Today I Learned

A Hashrocket project

Postgres automatically appends timezone

Dates can be notoriously hard, particularly when it comes to timezones.

If you select a date without timezone information and cast it to a data type w/timezone, Postgres will assume the timezone of the server:

select '2000-01-01'::timestamptz;
┌────────────────────────┐
│      timestamptz       │
├────────────────────────┤
│ 2000-01-01 00:00:00-06 │
└────────────────────────┘

I’m located in CST hence the -06 at the end of the time specification (6 hours before UTC time).

To use a specific timezone such as UTC, instead of your server’s timezone which can be pretty arbitrary:

select '2000-01-01'::timestamptz at time zone 'UTC';
┌─────────────────────┐
│      timezone       │
├─────────────────────┤
│ 2000-01-01 06:00:00 │
└─────────────────────┘

Postgres now displays the time in UTC. Still probably not what you expected (6am?) - Postgres infers the 00:00:00 time in your timezone and converts it to UTC (in my case adding 6 hours).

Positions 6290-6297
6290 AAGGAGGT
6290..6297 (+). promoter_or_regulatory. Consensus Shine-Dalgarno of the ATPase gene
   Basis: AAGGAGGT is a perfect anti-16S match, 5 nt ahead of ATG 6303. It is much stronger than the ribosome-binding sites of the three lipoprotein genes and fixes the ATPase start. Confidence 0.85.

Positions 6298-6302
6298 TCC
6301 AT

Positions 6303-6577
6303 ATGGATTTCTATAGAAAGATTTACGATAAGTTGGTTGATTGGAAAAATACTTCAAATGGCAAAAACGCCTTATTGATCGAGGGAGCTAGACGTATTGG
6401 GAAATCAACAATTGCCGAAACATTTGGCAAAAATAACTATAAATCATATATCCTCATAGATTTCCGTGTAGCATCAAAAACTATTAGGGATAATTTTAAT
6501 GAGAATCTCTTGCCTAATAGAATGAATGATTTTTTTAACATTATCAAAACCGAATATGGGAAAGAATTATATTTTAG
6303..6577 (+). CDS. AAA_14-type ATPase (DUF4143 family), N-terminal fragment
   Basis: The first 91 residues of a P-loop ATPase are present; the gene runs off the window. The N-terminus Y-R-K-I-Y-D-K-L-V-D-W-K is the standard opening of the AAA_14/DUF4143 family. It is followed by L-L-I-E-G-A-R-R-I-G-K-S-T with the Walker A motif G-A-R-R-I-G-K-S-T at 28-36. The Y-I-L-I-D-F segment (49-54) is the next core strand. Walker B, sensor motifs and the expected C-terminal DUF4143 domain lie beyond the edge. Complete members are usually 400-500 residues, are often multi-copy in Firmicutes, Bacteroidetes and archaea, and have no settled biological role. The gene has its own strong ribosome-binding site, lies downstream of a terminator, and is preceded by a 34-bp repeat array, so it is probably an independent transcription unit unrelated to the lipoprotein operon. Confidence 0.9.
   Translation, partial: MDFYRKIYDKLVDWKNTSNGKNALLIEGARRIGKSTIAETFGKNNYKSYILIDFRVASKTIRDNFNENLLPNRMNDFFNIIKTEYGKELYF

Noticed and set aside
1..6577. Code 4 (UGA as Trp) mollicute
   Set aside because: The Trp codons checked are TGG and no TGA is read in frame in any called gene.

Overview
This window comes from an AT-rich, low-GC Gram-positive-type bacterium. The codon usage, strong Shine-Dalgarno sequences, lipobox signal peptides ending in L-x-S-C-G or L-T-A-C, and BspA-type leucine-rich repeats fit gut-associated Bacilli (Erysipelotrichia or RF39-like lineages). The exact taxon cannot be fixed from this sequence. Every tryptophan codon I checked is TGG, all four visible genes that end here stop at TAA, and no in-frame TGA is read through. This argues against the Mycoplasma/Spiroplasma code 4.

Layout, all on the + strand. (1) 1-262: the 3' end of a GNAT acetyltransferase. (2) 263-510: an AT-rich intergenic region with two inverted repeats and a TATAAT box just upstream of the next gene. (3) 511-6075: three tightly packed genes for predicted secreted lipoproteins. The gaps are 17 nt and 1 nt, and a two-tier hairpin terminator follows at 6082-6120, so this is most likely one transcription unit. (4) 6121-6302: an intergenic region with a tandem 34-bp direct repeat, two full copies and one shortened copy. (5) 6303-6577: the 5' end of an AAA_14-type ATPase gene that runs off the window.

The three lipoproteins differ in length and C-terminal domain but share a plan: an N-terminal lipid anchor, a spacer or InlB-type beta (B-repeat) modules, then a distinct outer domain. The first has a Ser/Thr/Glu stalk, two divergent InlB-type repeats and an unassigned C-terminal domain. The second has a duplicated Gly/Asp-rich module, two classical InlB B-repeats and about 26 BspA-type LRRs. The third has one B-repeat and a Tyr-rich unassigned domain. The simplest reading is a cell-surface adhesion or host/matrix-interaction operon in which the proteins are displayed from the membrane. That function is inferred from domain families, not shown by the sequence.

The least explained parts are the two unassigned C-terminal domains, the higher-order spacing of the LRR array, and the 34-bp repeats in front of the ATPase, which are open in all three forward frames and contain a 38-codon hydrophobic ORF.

So how would you get it to show 00:00:00 and still be in UTC timezone?

select '2000-01-01 00:00:00 UTC'::timestamptz at time zone 'UTC';
┌─────────────────────┐
│      timezone       │
├─────────────────────┤
│ 2000-01-01 00:00:00 │
└─────────────────────┘

If you use timezone aware data types it is recommended to always specify the timezone when inserting data, otherwise you are in for a world of trouble.

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